An official analysis of the Scottish government’s new routes into teaching shows a programme that relied on recruiting unemployed teachers from Ireland is likely to wind up this year, as teacher shortages begin to bite in that country.
The analysis, conducted by the Scottish government and uncovered by Tes Scotland, also shows that some of the new teacher education programmes introduced to address the teacher recruitment crisis have dropout rates in excess of 50 per cent, although the overall retention rate for the new routes is put at 83 per cent.
Another issue highlighted in the papers is that there is still no bespoke category of registration for the new breed of teachers being produced by two of the programmes, who are qualified to teach across both primary and secondary, but who must register as either primary or secondary teachers - although the General Teaching Council for Scotland has added "with transition" to their entries on the register.
Long read: Is the fast-track into teaching working?
Early figures: New routes into teaching fail to hit target
The papers say there is an “urgent need for clarity on the GTCS registration of graduates from this programme to help ensure their enhanced skills are appropriately recognised”.
Meanwhile, it is also revealed that the route into the profession for oil workers who lost their jobs during the downturn in the industry in 2016 cost the government £190,000, but resulted in just 11 new teachers entering the profession.
In the first year, 19 career changers embarked on the programme but just 10 stayed the course – a retention rate of 53 per cent. Many of the participants “had not fully explored or considered the expectations and reality of being a teacher and this had a negative impact on retention”, said the papers.
That particular route has been scrapped due to “a change in the fortunes of the sector” and now the Scottish government says it is “very likely” the University of Glasgow two-year masters, designed to address the shortage of Catholic primary and secondary teachers by recruiting unemployed teachers from Ireland, will also stop running.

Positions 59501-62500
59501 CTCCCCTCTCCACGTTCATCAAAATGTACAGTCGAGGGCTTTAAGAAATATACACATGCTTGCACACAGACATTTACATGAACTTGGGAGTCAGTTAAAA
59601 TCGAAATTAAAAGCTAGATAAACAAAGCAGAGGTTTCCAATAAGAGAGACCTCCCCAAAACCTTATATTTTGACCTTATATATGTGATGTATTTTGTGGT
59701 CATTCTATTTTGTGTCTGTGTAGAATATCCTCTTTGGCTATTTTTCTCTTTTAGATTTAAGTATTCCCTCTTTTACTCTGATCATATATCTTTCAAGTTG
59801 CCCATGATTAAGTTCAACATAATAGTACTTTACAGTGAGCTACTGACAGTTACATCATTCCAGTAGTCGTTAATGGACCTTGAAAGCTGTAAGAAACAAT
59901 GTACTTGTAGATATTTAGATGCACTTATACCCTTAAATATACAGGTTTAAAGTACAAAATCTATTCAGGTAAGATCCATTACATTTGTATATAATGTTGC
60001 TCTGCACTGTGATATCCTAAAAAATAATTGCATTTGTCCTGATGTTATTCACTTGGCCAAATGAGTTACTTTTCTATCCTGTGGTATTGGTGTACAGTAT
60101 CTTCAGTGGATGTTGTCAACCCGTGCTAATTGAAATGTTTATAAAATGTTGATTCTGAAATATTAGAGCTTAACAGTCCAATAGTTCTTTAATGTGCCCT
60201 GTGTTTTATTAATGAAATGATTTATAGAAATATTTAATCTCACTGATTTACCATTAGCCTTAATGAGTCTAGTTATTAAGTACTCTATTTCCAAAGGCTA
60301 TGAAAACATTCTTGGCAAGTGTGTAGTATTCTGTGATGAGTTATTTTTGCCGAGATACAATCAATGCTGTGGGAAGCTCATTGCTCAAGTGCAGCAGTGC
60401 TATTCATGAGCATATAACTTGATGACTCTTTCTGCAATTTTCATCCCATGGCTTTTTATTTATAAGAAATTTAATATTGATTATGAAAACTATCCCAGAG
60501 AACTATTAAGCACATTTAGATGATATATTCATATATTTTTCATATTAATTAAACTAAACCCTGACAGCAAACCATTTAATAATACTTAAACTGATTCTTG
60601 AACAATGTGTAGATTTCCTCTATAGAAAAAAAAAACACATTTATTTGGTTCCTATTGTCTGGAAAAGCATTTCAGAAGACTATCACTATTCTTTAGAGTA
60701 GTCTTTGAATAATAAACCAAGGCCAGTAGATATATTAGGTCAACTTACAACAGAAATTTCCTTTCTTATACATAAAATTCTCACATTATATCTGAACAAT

Initially, the Glasgow programme was oversubscribed but the new analysis by the Scottish government states: “In the course of the last two years, teacher shortages have emerged in Ireland. As a result, the Irish government is now revising its strategy for recruitment for the years ahead. Consequently, there has been some political pressure which has perhaps restricted opportunities for recruitment for Scottish schools.”
It concludes that, as a result of the “increasing challenges in attracting qualified teachers from Ireland”, academic year 2019-20 is “very likely to represent the final intake of this programme”.
According to Scottish government figures over the past two academic years – 2017-18 and 2018-19 – 799 students have embarked on the new teacher education courses, with 360 completing their programmes and 300 continuing, representing an overall retention rate of 83 per cent. This, the document states, compares favourably with the retention rate of 80 per cent on traditional routes into teaching.
However, some of the new programmes have struggled to retain even half of recruits, including the secondary version of the Distance Learning Initial Teacher Education (DLITE) programme.
DLITE primary has been offering part-time training to people in work in Aberdeen, Aberdeenshire, Angus, Highland and Moray who want to become teachers since 2013. The 2017-18 cohort had a retention rate of 76 per cent, producing an additional 57 teachers. However, the secondary version of the programme, which has attracted almost £250,000 of government funding and got underway in 2017, only produced five new teachers, with six dropping out.
The Scottish government analysis of the programme states: “Although the numbers joining this programme are small, retention appears to be challenging, given that over half of cohort one (n=6) did not complete the programme and a third (n=3) of those starting in June 2019 have withdrawn.”
One of the most successful courses was the University of Edinburgh’s returning-to-teaching course – aimed at those with a teaching qualification from Scotland or abroad who wish to return to teaching after a period away. It had high retention rates and more than 170 people successfully completed it between 2017-19.
A GTCS spokeswoman said the body was continuing to discuss the proposal to create a category of registration covering the primary/secondary transition but in the meantime graduates from the new programmes were being registered as primary or secondary teachers “with transition” to “ensure that potential employers are aware of the range of skills of these graduates”.
The spokeswoman said: "It is important to be clear that these university programmes do not cover the ability to teach in all stages in primary and secondary. They variously cover all primary and some aspects of secondary or secondary specialism; and some aspects of P5 to P7. This explains why there have been complications about creating any clearly defined transitional category.”
She added: “We will continue to work with universities and employers to consider the links between teaching qualifications, registration and employment, and to ensure that these programmes align with the current employment system for teachers.”